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It has been a year since Amazon Alexa devices began allowing users to create a “preferred podcast setting” and pick a provider like Apple, Spotify, iHeartRadio, or Pandora, as the skill that delivers podcast content to their smart speaker. But Spotify made that feature available only in the U.S. Now it is adding 11 additional countries where it aims to be the go-to skill for podcast fans that access content through Alexa.

The latest countries to be added to the list include Canada, Mexico, the U.K, Ireland, Germany, France, Italy, Spain, Brazil, India, and Austria. The reason for the delay appears to be a varied setup for the Amazon Alexa in different countries. The announcement noted that how people set up the feature is still different in Brazil, Mexico, Germany, and the U.K compared to elsewhere.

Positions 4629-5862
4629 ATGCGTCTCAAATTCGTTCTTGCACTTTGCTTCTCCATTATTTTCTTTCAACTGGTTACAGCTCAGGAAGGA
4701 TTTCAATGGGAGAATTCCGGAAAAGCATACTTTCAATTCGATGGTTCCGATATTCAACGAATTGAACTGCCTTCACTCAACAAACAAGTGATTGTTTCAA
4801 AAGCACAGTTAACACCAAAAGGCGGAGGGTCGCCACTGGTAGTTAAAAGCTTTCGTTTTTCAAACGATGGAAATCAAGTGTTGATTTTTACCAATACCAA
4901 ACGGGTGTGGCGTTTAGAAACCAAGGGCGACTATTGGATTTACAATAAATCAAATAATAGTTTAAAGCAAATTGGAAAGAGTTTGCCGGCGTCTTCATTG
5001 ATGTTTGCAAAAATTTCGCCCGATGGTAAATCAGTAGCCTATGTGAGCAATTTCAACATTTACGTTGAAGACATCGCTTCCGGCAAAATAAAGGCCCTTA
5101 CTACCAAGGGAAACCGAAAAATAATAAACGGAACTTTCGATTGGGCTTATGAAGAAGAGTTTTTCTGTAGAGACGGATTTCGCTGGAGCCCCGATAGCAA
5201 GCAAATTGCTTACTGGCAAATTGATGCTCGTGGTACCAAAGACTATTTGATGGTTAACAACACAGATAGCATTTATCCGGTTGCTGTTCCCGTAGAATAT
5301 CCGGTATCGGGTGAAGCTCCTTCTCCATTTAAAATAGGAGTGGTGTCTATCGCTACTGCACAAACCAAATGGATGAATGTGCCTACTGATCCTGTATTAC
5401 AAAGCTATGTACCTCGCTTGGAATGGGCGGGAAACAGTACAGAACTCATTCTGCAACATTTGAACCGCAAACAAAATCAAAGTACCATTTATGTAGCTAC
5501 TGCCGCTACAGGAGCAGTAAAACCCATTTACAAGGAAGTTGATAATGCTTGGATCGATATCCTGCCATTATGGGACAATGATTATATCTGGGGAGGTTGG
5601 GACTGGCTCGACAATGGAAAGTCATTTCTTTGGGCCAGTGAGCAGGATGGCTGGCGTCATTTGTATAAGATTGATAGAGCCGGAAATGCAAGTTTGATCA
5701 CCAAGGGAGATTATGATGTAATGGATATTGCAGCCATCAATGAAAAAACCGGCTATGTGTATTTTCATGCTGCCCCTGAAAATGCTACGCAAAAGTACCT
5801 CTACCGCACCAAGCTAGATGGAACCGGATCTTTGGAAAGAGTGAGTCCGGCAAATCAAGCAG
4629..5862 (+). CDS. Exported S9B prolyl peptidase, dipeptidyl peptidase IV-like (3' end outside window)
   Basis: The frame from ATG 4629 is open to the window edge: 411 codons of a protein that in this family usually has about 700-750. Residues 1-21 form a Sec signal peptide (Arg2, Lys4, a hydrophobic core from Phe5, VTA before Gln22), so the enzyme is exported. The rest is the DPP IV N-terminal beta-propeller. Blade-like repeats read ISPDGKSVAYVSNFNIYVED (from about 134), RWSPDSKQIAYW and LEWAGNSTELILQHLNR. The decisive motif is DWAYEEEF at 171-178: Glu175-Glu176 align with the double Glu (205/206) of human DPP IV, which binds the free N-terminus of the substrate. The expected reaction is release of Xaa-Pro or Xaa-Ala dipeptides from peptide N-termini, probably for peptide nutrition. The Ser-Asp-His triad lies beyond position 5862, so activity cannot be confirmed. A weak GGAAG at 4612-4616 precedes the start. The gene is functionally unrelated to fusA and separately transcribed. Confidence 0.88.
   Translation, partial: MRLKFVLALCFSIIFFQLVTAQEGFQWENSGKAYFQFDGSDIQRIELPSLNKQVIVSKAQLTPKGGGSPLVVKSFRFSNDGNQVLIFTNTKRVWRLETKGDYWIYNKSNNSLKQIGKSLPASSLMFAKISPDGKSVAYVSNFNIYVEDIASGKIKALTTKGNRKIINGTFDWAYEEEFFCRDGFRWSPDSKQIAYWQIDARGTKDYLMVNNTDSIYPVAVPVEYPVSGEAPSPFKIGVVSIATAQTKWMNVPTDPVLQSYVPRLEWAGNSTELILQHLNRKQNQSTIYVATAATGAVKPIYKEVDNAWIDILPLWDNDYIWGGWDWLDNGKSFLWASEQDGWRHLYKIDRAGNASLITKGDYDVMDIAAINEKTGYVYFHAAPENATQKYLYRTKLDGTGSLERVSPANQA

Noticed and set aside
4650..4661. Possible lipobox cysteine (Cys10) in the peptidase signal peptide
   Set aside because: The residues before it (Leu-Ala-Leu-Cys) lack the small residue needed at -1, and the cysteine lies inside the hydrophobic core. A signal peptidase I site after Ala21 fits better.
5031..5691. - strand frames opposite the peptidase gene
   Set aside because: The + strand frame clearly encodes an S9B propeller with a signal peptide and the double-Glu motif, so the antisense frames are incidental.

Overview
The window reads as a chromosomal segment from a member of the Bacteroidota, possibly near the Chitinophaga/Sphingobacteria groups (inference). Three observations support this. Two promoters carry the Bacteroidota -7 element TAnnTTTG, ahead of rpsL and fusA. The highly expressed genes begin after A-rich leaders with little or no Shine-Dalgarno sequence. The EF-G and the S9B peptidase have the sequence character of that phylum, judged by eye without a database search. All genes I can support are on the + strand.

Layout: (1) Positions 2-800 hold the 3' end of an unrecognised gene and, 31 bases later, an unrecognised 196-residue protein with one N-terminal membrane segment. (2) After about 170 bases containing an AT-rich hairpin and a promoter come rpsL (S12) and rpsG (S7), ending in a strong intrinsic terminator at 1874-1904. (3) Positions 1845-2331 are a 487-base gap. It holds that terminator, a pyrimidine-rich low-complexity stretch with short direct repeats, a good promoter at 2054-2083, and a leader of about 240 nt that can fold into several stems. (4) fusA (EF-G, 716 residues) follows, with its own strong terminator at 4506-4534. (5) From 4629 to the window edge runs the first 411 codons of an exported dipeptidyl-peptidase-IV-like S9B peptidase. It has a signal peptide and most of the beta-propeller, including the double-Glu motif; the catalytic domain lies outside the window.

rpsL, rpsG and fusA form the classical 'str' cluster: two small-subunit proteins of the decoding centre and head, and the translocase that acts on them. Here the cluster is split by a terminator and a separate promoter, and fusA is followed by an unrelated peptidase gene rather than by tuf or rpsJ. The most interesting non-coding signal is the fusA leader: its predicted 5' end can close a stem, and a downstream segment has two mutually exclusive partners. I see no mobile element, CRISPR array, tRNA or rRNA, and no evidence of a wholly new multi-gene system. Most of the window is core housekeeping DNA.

Smart speaker listening grew rapidly this year for Spotify. In its year-end wrap up it said its numbers show through the end of November, smart speaker listening to podcasts and music was up 61% compared to a year ago. Listening to streaming content on game consoles increased 55%. And desktop computer listening was up 28%. 

Other podcasters are also making themselves available on Alexa. In August, Pandora announced it will allow users across all tiers of service to listen to podcasts on Alexa-enabled devices including Amazon Echo, Echo Dot and Echo Show by using simple voice commands.

The biggest impact of the pandemic may turn out to be not what people are listening to, but how they are consuming that content. The latest Edison Research data shows that among those 18 and older, podcasting’s share of ad-supported audio on the smart speaker was 17% during the third quarter. Edison said Spotify’s ad-support service accounted for another 9% of time spent on smart speakers. By comparison AM/FM still leads with a 38% share of ad-supported audio time spent on the smart speaker, compared to 76% across all devices. 

Edison Research says there has been a noteworthy increase in the number of smart speakers. In 2020, smart speaker households owned an average of 2.2 of the devices, up from an average of 1.7 two years ago.